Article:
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Boston-Based Researchers Model The Future Of The Zika Epidemic

An Aedes aegypti mosquito is photographed through a microscope. (Felipe Dana/AP)MoreCloseclosemore
An Aedes aegypti mosquito is photographed through a microscope. (Felipe Dana/AP)

A new model based out of Northeastern University predicts that nearly 30,000 Zika virus infections have been imported into the United States as of June. The CDC reported only 1,657 travel associated cases.

But don't panic — at least, not yet.

That's the message from Northeastern University professor of computational sciences Alessandro Vespignani. He and an international team of scientists have built a model to understand how the Zika epidemic will respond in the future.

Their model shouldn’t be taken as certainty, but it is an important piece of the Zika puzzle. Models can help public health officials better understand how a disease and an epidemic work. By continually improving and updating their model, the team hopes to learn how to better predict disease outbreaks, working towards a model that could be as accurate as today’s weather reports, Vespignani said.

Vespignani is quick to point out that the vast majority of Zika cases are completely asymptomatic and harmless — most people don’t even know they have it. About 80 percent of Zika cases have no symptoms and most cases that do have symptoms are very mild, according to Vespignani.

Researchers compared their model to the real world by looking at the number of pregnant women who have entered the U.S. with Zika.  Because pregnant women who have traveled to areas known to have Zika are very closely monitored, almost all cases are caught.  Pregnant women make up about 1 percent of travelers, so the team estimated a hundred times the number of infected pregnant women (265) have entered the U.S. as of mid-June. That means around 26,500 Zika-carrying travelers entered the U.S., compared with the team’s model that estimated that 29,898 travelers entered the U.S. carrying the virus.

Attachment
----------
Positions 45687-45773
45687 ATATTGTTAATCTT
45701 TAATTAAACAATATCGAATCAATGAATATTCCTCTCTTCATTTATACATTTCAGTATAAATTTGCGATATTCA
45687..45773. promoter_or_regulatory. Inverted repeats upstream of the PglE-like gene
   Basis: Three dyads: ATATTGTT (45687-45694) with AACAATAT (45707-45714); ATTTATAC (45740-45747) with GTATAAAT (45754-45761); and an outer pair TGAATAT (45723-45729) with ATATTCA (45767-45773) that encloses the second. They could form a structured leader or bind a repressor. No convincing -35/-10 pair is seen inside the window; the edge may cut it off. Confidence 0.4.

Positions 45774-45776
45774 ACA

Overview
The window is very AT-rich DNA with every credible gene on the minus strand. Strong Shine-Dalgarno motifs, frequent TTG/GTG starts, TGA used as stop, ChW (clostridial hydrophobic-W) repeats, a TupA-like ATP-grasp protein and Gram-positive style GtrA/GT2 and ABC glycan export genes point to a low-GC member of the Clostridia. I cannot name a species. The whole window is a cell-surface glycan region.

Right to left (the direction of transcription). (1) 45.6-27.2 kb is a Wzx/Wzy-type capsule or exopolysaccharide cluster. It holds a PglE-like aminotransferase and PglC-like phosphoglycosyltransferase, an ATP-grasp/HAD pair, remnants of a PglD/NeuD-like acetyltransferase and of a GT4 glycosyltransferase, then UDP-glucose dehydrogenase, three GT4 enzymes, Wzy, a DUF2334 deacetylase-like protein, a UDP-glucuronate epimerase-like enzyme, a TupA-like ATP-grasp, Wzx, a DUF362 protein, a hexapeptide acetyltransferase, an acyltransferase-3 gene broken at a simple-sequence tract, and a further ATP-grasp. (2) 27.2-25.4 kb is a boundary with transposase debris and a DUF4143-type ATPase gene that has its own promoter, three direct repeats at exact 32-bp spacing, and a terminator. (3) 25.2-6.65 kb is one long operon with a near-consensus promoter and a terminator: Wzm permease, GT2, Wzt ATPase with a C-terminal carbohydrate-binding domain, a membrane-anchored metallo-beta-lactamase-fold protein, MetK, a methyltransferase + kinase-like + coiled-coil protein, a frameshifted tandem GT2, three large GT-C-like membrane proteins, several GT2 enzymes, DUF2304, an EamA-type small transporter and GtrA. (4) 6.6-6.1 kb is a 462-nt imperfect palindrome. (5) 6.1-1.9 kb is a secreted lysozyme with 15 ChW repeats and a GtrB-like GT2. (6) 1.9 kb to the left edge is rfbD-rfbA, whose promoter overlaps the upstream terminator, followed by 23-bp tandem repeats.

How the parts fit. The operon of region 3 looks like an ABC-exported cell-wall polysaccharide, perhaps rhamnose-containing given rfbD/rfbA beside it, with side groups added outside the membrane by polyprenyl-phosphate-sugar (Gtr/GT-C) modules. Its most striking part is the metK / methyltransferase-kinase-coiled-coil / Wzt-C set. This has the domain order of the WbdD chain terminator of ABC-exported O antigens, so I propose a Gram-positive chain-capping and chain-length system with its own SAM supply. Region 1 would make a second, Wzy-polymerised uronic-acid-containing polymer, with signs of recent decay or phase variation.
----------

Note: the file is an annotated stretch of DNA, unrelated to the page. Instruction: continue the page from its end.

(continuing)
The model also suggests that Zika is a very slow-moving virus and that its spread is highly varied depending on location.

“It took many months to grow to a full epidemic in Brazil and then to move into other countries. So the entire span of the epidemic is, at this point, more than two years," Vespignani said in an interview. He said that's quite different than the flu, for instance, where, "within months, there is global circulation."

Vespignani described the model as a synthetic world that looks at everything from flight patterns to weather to where mosquitoes live. Their synthetic world looks at data in areas as small as fives miles by five miles.

You can look at their data here, where it is broken down by country.

In most of the countries in Latin and South America, including Colombia, the epidemic is declining, Vespignani said, but in other places, like Puerto Rico, "probably things are ramping up at the moment."

Still, there's a lot left to learn about Zika, and this introduces uncertainty into the model.

Vespignani compared it to a weather forecast, which uses real-time satellites and other science to predict what will happen in an hour or a day. Their Zika model runs hundreds of different possible scenarios with different parameters and then takes the statistical average to tease out what the future may hold. The team is constantly looking at new data — and how close their model was to it — in order to readjust and recalibrate.

That’s not the only difference between their model and a weather forecast. “If you predict the path of a hurricane, it doesn’t care. If we predict the path of an epidemic, people will begin to react and act differently. Policymakers will do things so obviously we are part of the system,” Vespignani said.

Vespignani and his team hope to improve the model and also continue to “zoom in” on the US, looking at Zika at a county by county level in some areas of the country.  They also want use the model to better understand how often Zika leads to microcephaly. Current estimates, according Vespignani, vary greatly.

Vespignani urged that people interpret the models cautiously, as they are only statistical predictions and said it remains crucial for organizations like the CDC and others to continue to monitor and collect data on the virus.

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